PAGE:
President Obama came out swinging and took his Republican presidential rivals to task on Tuesday for talking “casually” about going to war with Iran.
“What is said on the campaign trail — those folks don’t have a lot of responsibilities,” Obama told reporters on Tuesday. “They are not commander in chief. When I see the casualness with which those folks talk about war, I am reminded of the costs involved in war.”
“When we have [made decisions to go to war] in the past, when we haven’t thought it through, and it gets caught up in politics, we make mistakes,” Obama said. “And it’s not usually the people popping off who pay the price. It’s these incredible men and women in uniform who pay the price.”
Speaking hours after GOP candidates put his Iran policy in the crosshairs at the American Israel Public Affairs Committee, Obama said, “Those who are suggesting or proposing or beating the drums of war should explain clearly to the American people what they think the costs and benefits would be.”
“It’s also not just a question of interests to Israel if Israel acts prematurely,” he said. “Any time we consider military action — the American people understand — there’s going to be a price to pay. Sometimes it’s necessary. But we don’t do it casually.”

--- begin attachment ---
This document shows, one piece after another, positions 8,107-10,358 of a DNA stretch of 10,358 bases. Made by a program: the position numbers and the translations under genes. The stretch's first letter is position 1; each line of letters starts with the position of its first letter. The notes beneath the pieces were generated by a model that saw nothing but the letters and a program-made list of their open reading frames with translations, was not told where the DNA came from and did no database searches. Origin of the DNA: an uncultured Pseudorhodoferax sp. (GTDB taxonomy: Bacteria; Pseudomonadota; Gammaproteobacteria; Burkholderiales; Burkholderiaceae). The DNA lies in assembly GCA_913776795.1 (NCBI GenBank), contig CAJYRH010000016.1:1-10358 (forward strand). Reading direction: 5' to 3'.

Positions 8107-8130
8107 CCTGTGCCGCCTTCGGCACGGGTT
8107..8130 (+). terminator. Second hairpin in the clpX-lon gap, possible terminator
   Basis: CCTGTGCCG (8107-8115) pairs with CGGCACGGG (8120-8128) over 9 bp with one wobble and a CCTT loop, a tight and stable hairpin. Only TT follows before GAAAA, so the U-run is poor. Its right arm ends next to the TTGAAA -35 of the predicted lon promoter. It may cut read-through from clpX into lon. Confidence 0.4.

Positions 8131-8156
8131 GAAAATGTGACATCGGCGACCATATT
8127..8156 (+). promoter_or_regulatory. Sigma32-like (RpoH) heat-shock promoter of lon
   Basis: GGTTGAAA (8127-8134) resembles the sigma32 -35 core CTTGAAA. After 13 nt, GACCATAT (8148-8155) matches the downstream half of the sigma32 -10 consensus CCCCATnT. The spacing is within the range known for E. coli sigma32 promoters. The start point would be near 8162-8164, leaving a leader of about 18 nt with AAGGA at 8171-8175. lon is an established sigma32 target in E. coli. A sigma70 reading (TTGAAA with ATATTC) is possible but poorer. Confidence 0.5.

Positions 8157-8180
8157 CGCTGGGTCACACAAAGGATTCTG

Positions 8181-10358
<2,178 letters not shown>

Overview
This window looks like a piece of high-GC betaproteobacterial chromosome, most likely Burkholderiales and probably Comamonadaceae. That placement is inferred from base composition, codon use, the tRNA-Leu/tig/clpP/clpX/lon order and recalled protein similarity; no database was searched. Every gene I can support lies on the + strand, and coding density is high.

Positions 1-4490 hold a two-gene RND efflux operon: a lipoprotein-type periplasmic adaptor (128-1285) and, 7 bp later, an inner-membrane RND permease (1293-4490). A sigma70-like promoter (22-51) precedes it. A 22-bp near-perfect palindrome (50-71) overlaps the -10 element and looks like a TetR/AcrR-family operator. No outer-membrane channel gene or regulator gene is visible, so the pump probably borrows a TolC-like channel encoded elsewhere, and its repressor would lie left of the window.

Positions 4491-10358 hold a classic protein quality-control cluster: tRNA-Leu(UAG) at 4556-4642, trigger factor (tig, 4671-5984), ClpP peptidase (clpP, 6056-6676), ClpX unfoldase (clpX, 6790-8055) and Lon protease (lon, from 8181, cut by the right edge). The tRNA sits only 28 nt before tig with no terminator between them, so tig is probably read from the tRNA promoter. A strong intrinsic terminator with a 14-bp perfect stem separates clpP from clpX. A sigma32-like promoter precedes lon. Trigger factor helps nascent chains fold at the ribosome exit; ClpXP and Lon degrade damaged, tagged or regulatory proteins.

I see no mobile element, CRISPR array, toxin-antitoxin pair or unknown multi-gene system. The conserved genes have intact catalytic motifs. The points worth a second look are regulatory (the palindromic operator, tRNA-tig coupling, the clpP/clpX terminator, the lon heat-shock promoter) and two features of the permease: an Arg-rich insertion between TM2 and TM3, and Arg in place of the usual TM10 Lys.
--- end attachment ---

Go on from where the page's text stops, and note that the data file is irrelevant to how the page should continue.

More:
Analysts say Obama’s first White House news conference since October was aimed at ensuring he was not eclipsed by the GOP on Iran as the Democratic National Committee worries over Obama's poor Israel record and the Jewish vote.
Jewish voters are traditionally strongly pro-Israel and, while only constituting a small percentage of America's popular vote, are concentrated in key electoral states where previous elections have been contested, or won by mere thousands of votes.
The president's other press conference topics — immigration, women’s health, and housing — were eclipsed by by questions over his management of Israel, Iran, and the daunting prospect of a Middle East war.
The press conference followed Obama's weekend address to AIPAC, and an Oval Office meeting Monday with Israeli Prime Minister Benjamin Netanyahu, who asserted Israel's sovereign right to self defense in the face of Obama's attempts to dissuade an Israeli attack.
Obama's comments on Iran likely underscored his own concerns that an Israeli strike on Iran could trigger a chain of events in the Middle East that could cost him his bid for reelection.